Despite being a longtime Chicago fan, I’d never actually seen what the guys in the group look like. Thanks for introducing them to me through your handsome cover and a superbly written article (PEOPLE, Oct. 16).
No one can fill the void left by band member Terry Kath’s death, but we all would have lost more if the group had died too. It’s wonderful that the guys found the strength and spirit (and Donnie Dacus) to go on.
What? Donnie Dacus—a skinny kid who looks like the girl next door—the sex symbol of the group Chicago? Sorry, not as long as James Pankow is still in the band.
Braddock Heights, Md.
You’ve got to be kidding. Married or not, Bobby Lamm has held the title for years. Dacus should be so lucky.
It’s the sexy shyness of Peter Cetera that drives me crazy.
I hope Chicago will realize they are losing fans as well as gaining them by “changing their image.” I used to buy their albums because they were special; now I find myself buying them out of loyalty. It’s the same old stuff everyone else is putting out.
The gutter language used in your captions is readily available on the streets for anyone who wants their senses bombarded with such filth. We’ll not have it brought into our home in magazine form. The article would not have lost any of its interest if you had censored Chicago’s language.
Barbara C. Meyer
Jean Murray’s Green Book
The fact that Mrs. Murray and her “board” can sit in judgment of Washington society is ludicrous. That 10,000 people will pay $30 a book or lament their omission from it is even more absurd. Without a doubt, our most contemporary comic book.
Your story on William Simon has given me faith that somebody in government can talk sense. I’m going to get his book to look at every time I need to know there are some good ideas left in this country.
William Simon thinks each taxpayer should pay a flat percentage of his gross income. But we should pay the same percentage only if all people have the same gross income. His idea would make the rich richer and the middle class poorer.
New York City
Matt Collins says that René Russo is his favorite model. But who is René Russo, and why is she his favorite?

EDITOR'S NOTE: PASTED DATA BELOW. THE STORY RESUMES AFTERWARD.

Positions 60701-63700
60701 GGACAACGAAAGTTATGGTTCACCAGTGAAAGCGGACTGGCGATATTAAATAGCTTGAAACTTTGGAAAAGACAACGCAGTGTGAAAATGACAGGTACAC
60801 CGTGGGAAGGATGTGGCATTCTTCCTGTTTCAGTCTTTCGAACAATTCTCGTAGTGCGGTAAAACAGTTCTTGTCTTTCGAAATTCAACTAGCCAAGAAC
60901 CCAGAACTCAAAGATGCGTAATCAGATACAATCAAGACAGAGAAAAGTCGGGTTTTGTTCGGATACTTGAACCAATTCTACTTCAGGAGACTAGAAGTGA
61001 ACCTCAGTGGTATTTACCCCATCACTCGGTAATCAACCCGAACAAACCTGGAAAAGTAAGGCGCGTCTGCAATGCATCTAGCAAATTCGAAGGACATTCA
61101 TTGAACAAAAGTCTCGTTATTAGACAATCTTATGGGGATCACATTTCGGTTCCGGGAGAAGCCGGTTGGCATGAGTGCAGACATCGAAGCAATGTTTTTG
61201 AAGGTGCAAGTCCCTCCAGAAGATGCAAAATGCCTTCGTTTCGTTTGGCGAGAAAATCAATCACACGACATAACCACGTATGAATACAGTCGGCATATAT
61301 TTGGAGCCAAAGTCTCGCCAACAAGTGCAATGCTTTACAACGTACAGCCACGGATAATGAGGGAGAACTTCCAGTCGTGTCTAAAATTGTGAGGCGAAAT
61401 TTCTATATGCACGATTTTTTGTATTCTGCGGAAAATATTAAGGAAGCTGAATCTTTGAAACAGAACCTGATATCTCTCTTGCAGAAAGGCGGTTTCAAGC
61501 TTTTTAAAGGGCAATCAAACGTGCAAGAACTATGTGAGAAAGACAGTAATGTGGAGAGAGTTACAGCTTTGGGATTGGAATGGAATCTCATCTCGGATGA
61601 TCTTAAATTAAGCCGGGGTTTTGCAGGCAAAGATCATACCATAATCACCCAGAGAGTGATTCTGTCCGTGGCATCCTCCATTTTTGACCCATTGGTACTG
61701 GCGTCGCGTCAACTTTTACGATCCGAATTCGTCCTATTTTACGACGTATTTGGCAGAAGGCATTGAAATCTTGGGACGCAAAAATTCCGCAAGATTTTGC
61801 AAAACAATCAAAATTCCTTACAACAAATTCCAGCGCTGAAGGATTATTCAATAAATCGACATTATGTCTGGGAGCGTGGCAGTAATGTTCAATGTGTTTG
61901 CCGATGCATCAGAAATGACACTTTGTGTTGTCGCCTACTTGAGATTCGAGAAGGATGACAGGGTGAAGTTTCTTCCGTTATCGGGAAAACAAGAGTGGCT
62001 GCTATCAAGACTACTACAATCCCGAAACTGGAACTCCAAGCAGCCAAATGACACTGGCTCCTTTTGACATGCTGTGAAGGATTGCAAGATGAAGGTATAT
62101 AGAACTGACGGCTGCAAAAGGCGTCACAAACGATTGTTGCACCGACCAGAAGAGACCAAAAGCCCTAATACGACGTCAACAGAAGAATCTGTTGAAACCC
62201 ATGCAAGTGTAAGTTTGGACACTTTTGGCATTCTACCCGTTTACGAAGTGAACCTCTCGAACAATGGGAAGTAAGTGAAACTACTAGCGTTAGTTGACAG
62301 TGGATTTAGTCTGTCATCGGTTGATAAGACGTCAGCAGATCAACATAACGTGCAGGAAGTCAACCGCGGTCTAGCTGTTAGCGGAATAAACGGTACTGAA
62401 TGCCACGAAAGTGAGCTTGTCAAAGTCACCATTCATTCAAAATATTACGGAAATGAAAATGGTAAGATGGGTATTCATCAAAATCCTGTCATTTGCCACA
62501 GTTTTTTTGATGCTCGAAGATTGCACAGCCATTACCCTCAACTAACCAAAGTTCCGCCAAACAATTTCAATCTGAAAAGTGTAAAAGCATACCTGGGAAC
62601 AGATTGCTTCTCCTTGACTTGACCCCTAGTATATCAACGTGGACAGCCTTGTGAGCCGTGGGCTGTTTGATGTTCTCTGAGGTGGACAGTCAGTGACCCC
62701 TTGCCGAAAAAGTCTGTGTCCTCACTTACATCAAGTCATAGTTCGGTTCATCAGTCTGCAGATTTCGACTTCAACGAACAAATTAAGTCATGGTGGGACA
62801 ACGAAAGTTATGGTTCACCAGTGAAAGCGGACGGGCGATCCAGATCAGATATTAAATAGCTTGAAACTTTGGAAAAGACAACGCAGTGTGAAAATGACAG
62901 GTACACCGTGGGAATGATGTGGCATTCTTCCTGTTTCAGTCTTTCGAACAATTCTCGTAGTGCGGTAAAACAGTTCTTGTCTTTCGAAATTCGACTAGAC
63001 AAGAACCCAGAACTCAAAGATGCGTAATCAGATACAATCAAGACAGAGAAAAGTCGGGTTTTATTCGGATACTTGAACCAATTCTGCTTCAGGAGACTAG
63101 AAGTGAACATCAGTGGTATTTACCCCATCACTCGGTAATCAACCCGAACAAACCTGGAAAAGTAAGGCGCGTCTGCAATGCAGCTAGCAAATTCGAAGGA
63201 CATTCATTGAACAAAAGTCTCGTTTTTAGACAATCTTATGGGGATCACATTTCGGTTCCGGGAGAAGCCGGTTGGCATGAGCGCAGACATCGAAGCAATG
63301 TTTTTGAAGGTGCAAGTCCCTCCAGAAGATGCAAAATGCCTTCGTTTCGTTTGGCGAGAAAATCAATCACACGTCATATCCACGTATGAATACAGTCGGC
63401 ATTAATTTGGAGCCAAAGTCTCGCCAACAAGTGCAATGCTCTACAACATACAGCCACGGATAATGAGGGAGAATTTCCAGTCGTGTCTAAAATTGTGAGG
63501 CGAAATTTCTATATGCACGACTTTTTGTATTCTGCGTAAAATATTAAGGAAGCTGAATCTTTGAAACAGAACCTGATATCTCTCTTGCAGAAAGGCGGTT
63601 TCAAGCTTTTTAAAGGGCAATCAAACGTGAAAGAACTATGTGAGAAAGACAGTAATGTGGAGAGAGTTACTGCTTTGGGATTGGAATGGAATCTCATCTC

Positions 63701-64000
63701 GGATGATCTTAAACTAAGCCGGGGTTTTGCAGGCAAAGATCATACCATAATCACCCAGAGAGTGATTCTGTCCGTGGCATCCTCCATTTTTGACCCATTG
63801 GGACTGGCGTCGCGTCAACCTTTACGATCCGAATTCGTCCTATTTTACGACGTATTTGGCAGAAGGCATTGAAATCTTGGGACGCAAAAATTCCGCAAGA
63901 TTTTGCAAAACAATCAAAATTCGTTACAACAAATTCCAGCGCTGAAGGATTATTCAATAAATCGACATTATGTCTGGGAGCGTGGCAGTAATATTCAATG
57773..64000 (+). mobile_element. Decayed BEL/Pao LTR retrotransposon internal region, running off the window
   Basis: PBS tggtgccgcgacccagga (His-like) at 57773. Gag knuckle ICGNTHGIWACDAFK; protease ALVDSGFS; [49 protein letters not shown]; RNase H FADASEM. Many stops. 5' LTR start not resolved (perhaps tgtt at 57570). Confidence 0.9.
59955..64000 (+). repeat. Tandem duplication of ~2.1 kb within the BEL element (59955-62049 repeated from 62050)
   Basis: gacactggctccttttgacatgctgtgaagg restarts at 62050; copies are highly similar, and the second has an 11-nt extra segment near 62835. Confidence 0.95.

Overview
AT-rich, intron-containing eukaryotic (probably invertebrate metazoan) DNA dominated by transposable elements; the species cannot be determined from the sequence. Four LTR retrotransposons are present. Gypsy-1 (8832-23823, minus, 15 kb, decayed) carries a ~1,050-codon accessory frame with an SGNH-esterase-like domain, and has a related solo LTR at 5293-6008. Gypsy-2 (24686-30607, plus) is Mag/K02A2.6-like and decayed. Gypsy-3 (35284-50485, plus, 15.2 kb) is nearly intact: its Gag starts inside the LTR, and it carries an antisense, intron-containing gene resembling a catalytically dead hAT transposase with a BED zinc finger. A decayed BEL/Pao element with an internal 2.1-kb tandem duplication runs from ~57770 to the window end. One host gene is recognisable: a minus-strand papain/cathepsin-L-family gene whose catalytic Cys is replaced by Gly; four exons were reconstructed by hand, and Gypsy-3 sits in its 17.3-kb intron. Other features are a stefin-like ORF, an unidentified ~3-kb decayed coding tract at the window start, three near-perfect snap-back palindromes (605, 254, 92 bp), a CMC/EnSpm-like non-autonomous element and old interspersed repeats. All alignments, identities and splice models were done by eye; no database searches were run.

Matt responds: “To me, René” [above] has the nicest personality and is also very professional. But, above all, I appreciate her subtlety. She doesn’t need to drag chiffon scarves around to be exciting.”
How can anyone say these NFL cheerleaders “lead cheers” when they have to take classes in football so they don’t react at the wrong time? (Even so, I’ve seen them shouting when the opponent scores.) Let’s remember that fans go to games to see competitive football, not competitive cheerleaders.
Gimme a “P!”
Gimme an “R!”
Gimme a “U!” “D!” “E!”
And what have you got? The San Diego Chargers’ management in the infamous Nude Cheerleader affair.
Salt Lake City
Hee Haw is the most idiotic, ridiculous and senseless show on TV. My only excuse for watching it is that it makes me laugh and, to tell the truth, I like to laugh. Happy 10th birthday, Hee Haw.
Conaway & Newton-John
After being bombarded with gossip about Olivia Newton-John’s love life, you now attempt to assault us with stories about her sister Rona’s romance with Jeff Conaway. Who cares? I for one would like to read a true love story about couples who have been together for more than a year and have enough guts to get married.
Karen M. Matthews
The Fat Seven
I am a former TWA and Pan American stewardess. When I applied for the job I was informed of the requirements, which included a weight limit for my height. The “Fat 7” knew the restrictions when they initially agreed to them. Why should the rules change just because they no longer can conform?
Hurray for the Seven! A stewardess’s responsibility is not only to make our flight comfortable but also to keep her head in case of emergency. I feel more at ease on a flight with a seasoned “stew,” midriff bulge or no.
Huntington Beach, Calif.
The heroine of Judy Blume’s new novel harbors bad feelings toward her mother because she didn’t try to tell her daughter that there is more to life than getting married very young. My 21-year-old daughter harbors bad feelings for me because I am trying to tell her that there is more to life then getting married very young. What’s a mother to do?